Attractive golden colour with fresh pear & quince notes giving away toherbaceous elements ofdried fruits and nuts.
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The Cognac Delimited Area extends along the banks of the Charente all the way to the Atlantic coast. In the heart of the region lies Jarnac, Segonzac and Cognac which gave its name to the spirit. Cognac lies 465 kilometers south-west of Paris and 120 kilometers north of Bordeaux.The entire Cognac vineyard covers around 80.000 hectares.
The main grape variety that is planted is Ugni blanc (mostly ""Folle Blanche"" and ""Colombard""). This slow ripening variety is very resistant to diseases and produces a wine that has two vital qualities : a high level of acidity and a generally low alcohol content.
The cognac region is characterised by the great diversity of its soils : uncovered champagne plains with chalky soil, stony red-soiled plains and green valleys separating hillsides and marshlands, crossed by woods of various species of trees. There is only one zone which carries the ""Appellation d'Origine Controlee"", but there is more than just one type of cognac. This zone is itself divided into different vintage regions which have each their own characteristics.The 5 regions spread in concentric circles around Segonzac and Cognac. They are the heart of the country which produce the most beautiful spirit in the world.
Situated in the heart of the cognac region, Grande-Champagne is the most prestigious cognac vintage. It has a very specific type of soil called the campus, the climatic conditions are the most favourable, protected to the west from the Atlantic climate and to the east from the continental climate. Grande-Champagne spirits distinguish themselves by the floral dominance of its fragrance which is reminiscent of the vine's flower, dried vine shoot or even dried lime tree leaves. Its bouquet is remarkable. After ageing, the aromas grow and mature. Floral scents turn into fruity aromas.
This large semi-circle covers an area whose soil, called ""santonian"" (chalk of Saintes) is very rich in limestone. A few regions in the Petite-Champagne produce a Cognac that may equal and even surpass the quality of some Grande-Champagne Cognacs. It also distinguishes itself by a dominating floral and somewhat fruity scent but the bouquet is much shorter.
This enclave of vineyards to the north of Cognac produces excellent nutty flavoured spirits on a decalcification soil. Some houses use it as a base for their best cognacs. A collection of suave scents brings to mind the floral fragrance of a bunch of violets or irises. Very finely scented, Borderies spirits have the added ability to age and mature faster than that of Champagne.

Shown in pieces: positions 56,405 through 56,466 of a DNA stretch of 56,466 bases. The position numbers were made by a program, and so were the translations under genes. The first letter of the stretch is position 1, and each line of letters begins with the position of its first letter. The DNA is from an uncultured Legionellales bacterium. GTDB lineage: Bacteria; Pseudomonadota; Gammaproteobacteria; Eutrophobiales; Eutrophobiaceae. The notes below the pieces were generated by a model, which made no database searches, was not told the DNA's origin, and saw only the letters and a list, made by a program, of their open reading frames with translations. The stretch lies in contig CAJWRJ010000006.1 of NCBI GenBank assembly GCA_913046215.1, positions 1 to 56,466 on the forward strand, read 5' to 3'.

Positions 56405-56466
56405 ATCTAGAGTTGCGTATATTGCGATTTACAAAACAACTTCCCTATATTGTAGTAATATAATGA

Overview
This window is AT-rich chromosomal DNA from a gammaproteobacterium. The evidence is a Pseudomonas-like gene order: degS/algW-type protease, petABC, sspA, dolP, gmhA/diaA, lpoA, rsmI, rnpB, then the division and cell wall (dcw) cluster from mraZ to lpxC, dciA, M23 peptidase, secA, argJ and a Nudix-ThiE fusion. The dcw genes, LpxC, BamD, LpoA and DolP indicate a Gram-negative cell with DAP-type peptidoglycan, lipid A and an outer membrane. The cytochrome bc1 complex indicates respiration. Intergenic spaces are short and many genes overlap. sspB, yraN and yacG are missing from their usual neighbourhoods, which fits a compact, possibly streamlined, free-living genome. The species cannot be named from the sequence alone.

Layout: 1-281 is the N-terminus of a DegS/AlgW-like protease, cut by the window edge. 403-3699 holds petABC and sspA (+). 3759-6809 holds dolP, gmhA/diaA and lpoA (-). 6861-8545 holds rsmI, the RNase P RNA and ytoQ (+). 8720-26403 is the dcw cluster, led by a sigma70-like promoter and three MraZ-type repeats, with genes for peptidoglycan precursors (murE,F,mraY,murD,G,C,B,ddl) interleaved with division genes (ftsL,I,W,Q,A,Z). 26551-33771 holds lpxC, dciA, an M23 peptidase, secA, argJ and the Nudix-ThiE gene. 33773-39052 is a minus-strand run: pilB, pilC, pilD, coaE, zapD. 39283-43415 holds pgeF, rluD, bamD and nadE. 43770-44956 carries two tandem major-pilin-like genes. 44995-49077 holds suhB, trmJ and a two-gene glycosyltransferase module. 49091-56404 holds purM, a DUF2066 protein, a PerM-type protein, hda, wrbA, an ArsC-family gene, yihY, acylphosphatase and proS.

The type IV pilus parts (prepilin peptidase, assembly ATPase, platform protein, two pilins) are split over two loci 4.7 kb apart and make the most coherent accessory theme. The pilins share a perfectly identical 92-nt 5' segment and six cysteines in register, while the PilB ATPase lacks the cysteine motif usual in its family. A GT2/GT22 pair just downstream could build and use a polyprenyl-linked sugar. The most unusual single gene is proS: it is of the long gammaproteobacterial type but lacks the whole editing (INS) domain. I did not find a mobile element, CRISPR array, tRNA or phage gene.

The Fins Bois
Forming a large ring with various types of soil, this region produces cognacs of many different qualities. The best of them see the light on hard limestony soils to the north-east and south-east. Fins Bois spirits are heavier and age rapidly but their fruitiness, roundness and smoothness on the palate are what give them their charm.
The Bons Bois and Bois Ordinaires
This belt which marks off the cognac region is made of clay soils that are poor in limestone. Less length in the mouth and age much to rapidly.
The pressing of the grapes is done immediately after harvest. Nowadays, wine producers use horizontal flat presses or pneumatic presses. The juice is left to ferment straight away. The sugars are transformed into alcohol. The addition of sugar (chaptalisation) is not permitted. The wines are then stored with their residue.These two steps (pressing and fermentation) are closely monitored for they will have an important influence on the final quality of the spirit. The wines that are produced after roughly 3 weeks of fermentation (from the end of October till the last days in November) have an alcohol content of around 8%vol. They are just perfect for distillation.
The Cognac region has a limestony soil and a maritime and temperate climate that is humid, hot and sunny enough to ripen the grapes. Despite all these assets, the wines that are produced would not deserve their reputation if it were not for the alchemy that takes place in the pot still and that produces the cognac. The alcohol is produced during fermentation from the sugars that are naturally present in the fruit. It is found associated with many other components ; it has to be separated from these complex mixes, process which is achieved by distillation. The process of separation which takes place during distillation is based on the difference in volatility between all components. The only volatile substances that make it into the spirit become the main elements of the bouquet.
The Pot-still is entirely made of copper because copper has a catalysing effect and it does not affect the taste of the spirits. The bottom of the main cauldron - where the liquid to be distilled is placed - is in permanent contact with the bare flame of the furnace. The wine is uniformily heated with its dregs over a large surface. The Alcohols and ethers evaporate. The onion shaped top canalises the vapours into the swan neck, through the ""chauffe-vin"" cooling them slightly before they reach the cooling tank known as ""the pipe"". The vapours travel through a long coil, condense and are collected in liquid form in an oak cask.